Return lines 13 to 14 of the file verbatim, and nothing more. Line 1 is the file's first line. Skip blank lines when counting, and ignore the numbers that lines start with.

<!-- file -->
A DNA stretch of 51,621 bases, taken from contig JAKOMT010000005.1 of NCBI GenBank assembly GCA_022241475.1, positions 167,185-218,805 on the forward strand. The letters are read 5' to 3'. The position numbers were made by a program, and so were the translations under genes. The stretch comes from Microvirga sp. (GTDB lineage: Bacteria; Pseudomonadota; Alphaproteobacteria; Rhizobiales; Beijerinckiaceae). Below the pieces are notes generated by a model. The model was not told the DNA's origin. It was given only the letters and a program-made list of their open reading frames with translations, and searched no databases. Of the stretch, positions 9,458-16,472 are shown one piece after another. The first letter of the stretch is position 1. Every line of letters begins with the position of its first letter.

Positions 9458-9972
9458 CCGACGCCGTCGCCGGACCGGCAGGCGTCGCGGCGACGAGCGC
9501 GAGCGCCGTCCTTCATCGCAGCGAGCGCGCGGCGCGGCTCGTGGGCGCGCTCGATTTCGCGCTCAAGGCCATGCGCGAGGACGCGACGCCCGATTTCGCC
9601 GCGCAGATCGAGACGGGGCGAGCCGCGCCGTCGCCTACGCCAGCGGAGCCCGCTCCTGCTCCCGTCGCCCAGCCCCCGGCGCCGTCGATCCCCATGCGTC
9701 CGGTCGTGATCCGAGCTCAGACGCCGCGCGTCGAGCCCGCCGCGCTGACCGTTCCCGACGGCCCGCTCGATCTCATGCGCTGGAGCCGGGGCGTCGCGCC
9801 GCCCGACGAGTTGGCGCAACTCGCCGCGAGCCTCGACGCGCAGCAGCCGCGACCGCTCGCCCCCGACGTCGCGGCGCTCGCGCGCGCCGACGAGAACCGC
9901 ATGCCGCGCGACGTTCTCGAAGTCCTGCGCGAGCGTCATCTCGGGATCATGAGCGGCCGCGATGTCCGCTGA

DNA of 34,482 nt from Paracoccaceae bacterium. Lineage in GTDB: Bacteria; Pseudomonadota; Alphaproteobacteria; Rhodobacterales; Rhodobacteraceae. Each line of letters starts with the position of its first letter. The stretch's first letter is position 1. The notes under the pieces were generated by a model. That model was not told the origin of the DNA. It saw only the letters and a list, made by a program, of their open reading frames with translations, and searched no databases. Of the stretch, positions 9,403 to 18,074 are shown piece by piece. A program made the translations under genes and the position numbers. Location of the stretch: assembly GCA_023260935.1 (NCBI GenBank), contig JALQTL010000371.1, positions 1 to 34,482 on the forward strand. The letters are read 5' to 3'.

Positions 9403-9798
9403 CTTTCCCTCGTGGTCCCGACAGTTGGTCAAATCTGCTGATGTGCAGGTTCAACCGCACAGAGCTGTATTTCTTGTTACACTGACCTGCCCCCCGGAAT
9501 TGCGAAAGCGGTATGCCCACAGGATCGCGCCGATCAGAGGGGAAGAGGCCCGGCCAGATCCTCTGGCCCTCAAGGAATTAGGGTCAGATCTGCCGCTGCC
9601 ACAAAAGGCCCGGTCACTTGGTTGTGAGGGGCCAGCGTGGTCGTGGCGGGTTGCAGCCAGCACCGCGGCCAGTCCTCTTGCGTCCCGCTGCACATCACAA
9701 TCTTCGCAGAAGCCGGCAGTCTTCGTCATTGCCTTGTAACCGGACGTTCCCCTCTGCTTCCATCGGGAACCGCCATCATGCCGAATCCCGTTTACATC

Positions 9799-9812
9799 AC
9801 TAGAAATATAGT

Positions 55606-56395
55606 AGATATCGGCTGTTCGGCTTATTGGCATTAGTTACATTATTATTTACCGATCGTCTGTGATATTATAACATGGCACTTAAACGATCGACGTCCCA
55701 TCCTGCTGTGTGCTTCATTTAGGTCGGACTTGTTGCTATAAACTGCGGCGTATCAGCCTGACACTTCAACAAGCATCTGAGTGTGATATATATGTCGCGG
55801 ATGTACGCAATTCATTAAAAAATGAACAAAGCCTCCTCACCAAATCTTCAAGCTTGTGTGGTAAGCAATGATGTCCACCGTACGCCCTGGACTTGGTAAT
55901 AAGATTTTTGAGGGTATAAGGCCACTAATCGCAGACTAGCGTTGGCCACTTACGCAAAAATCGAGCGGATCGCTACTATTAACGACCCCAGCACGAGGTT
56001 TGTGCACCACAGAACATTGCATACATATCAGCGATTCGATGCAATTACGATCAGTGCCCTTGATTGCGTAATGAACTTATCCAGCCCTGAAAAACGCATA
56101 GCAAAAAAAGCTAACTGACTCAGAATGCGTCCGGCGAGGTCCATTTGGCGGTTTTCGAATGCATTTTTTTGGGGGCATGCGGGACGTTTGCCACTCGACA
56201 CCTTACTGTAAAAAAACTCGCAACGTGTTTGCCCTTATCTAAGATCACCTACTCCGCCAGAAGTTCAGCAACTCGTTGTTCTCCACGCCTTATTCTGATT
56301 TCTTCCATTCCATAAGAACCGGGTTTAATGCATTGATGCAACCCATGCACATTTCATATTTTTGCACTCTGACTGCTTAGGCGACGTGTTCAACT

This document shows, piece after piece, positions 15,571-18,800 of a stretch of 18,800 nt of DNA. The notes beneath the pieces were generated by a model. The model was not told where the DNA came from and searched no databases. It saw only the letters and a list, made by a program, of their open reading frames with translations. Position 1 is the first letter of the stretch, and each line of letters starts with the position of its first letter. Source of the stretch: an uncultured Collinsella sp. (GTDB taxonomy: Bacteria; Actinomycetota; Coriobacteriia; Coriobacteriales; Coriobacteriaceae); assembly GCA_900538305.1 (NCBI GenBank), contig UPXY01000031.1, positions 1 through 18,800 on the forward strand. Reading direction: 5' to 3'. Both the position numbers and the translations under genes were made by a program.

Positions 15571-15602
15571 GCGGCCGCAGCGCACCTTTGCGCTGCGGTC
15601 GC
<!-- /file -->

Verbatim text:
9601 ACAAAAGGCCCGGTCACTTGGTTGTGAGGGGCCAGCGTGGTCGTGGCGGGTTGCAGCCAGCACCGCGGCCAGTCCTCTTGCGTCCCGCTGCACATCACAA
9701 TCTTCGCAGAAGCCGGCAGTCTTCGTCATTGCCTTGTAACCGGACGTTCCCCTCTGCTTCCATCGGGAACCGCCATCATGCCGAATCCCGTTTACATC